How to Make Your Business Plan
Track your aspirations, deadlines, and sales projections and stick to it.
Set up goals, and consequences for yourself if you don’t reach those goals. Incentivize yourself and your employees with recognition, appreciation, and more money as well.
Avoid allowing yourself to become unmotivated. If your team gets distracted or thinks that their jobs are in trouble, they aren’t going to work well. Set clear expectations and goals, and be clear with job descriptions.
Track Your Work and Your Income and Expenses Per Day and Per Week
It might seem superfluous, but either put the data in a spreadsheet now or hire someone who will. Too many business owners hold all of their receipts and invoices in shoe boxes and wonder why they get audited by the IRS.
Define Your Work Plan, and Cut Excess
Figure out who’s benefiting your bottom dollar and who isn’t. Every company needs ways to improve business; using marketing, accountants (to manage tax and revenue), and security (either online or in person).
Track The Progress You Make in a Month and Write it Down
Write down how much you’ve spent, how much you’ve made, and how you can make it better next month. Having these standards helps you earn more and spend less over the long run. You’ll continue finding ways to grow and improve, helping keep you on track to succeed.
5 Ways for Your Business to Make More Money
- Rent out Part of Your Business Space to Other Businesses
When you own or lease your business premises, if you’re not using all of the physical space, it only makes sense to rent it out and sell your space to another business. All you have to do is organize your business assets, and set them up in a central location that makes better use of the available space.
Then, you can put your business in a booth or corner of the office, and rent the rest to other local businesses, throwing in add-ins to up the rent capabilities, including potential workstations and secretarial services.
- Package Your Services Together
If your service is multifaceted, your business can make money by selling services as products rather than doing it per hour. You can increase your revenue, and people feel like they’re getting the better end of the deal, helping overcome their resistance to sign-up for your service. Work is far more tangible when people can plan out how they’re spending their money, especially in regards to a set budget. This can greatly increase your profit margin. Find out about the conversion process here .
- Add Value to Your Services or Products
One of the best ways that people make money for their business is by adding value to the things that they sell. Little add-ons and freebies are the basis of many advertising strategies because the facts show that people love them. These services are all over the place:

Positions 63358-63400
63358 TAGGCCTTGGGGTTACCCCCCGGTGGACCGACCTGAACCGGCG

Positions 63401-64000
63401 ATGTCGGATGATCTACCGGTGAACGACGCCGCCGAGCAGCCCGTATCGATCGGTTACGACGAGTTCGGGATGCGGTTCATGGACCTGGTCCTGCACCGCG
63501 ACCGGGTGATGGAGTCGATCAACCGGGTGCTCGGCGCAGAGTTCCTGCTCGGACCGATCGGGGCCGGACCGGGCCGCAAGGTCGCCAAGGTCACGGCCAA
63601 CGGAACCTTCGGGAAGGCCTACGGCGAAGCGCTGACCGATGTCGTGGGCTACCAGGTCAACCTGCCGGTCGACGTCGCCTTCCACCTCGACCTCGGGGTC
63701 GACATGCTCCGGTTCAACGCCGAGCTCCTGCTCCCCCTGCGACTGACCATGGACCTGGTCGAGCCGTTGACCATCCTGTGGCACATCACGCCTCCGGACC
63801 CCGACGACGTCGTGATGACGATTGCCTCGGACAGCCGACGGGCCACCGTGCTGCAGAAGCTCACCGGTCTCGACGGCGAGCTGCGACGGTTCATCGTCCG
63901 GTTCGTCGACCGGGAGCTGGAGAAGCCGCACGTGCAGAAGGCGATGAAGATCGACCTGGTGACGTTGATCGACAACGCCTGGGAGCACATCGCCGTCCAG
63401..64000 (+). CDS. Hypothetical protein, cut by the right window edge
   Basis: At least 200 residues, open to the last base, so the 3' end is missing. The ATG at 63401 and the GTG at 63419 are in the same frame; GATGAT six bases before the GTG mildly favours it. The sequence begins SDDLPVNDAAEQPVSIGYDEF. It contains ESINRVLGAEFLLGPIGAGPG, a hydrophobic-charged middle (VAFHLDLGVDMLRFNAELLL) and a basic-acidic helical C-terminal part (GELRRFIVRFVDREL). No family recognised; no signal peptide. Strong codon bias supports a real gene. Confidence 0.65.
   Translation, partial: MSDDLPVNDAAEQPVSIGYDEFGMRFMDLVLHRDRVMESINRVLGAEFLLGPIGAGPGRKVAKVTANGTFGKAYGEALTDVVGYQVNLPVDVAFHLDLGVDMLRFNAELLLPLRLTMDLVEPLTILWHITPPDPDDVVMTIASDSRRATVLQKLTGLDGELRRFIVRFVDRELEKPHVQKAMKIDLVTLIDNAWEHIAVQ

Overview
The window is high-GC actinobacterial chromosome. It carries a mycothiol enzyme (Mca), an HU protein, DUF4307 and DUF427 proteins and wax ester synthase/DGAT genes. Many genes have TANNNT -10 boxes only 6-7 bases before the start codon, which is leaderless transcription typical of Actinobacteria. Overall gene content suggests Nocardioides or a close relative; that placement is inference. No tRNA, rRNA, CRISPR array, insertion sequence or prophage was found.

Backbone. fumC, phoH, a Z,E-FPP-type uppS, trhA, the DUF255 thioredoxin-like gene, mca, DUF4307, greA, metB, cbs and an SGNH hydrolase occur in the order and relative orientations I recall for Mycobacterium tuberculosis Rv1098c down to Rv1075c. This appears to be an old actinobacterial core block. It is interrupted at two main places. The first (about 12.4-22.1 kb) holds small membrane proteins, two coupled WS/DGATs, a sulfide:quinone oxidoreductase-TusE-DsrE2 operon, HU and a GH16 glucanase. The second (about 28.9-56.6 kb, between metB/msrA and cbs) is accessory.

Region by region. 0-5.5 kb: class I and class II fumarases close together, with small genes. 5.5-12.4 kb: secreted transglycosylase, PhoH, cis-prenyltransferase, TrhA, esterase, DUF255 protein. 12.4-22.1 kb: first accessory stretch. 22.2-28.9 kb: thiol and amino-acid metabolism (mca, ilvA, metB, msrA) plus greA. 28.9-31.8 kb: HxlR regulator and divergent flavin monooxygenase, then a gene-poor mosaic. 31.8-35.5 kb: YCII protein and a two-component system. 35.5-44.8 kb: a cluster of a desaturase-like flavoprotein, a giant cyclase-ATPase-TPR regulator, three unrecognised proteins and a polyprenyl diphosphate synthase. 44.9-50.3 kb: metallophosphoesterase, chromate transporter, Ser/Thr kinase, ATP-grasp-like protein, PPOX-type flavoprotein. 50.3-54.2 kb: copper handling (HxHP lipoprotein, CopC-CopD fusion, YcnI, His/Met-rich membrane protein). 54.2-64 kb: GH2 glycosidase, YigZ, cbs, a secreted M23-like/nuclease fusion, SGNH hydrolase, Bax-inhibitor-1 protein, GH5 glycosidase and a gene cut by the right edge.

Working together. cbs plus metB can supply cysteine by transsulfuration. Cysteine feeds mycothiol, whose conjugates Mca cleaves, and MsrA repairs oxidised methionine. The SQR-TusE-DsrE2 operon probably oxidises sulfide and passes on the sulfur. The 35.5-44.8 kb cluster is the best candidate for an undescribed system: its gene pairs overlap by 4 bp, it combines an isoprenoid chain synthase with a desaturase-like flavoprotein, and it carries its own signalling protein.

You buy a phone and you get a free headset or phone case
You buy a large popcorn and a box candy at the movies, and they throw in a “free” soda
Discount coupons if you buy a specific amount
Bargain sales that offer “rock-bottom prices”
I’ve found that unless you find at least some good reasons for your customers to buy something, your customer already has reasons why not to unless it’s such a great deal that they can’t help themselves. Understanding why people buy things and figuring out what little conveniences that you can offer helps you maximize your business profits, and keep your business afloat.
- Focus on Selling to Both New And Old Customers
It’s always easiest to sell something to your old customers, especially if you have a good reputation and customer service. The best part is that they already understand your business concept so you don’t have to pay for advertising to convince them to buy your products. All you have to do is tell them what you’ve done: you’re providing a discount, you’ve acquired new, awesome products, or you’ve developed a member reward program. Whatever you choose, these kinds of incentives help convince people to keep coming back to you.
- Factoring Through A/R Funding
Factoring can be one of the fastest and easiest ways for your company to make money. In fact, successful businesses have used factoring for hundreds of years (since the industrial revolution) to help them maximize their sales and continue growing. Factoring involves a company selling their accounts receivable at 75-80% of their current value. Factors collect on these accounts, holding onto the remaining portion of the account until the remaining balance is paid off. Then, companies get this money back, minus a small fee.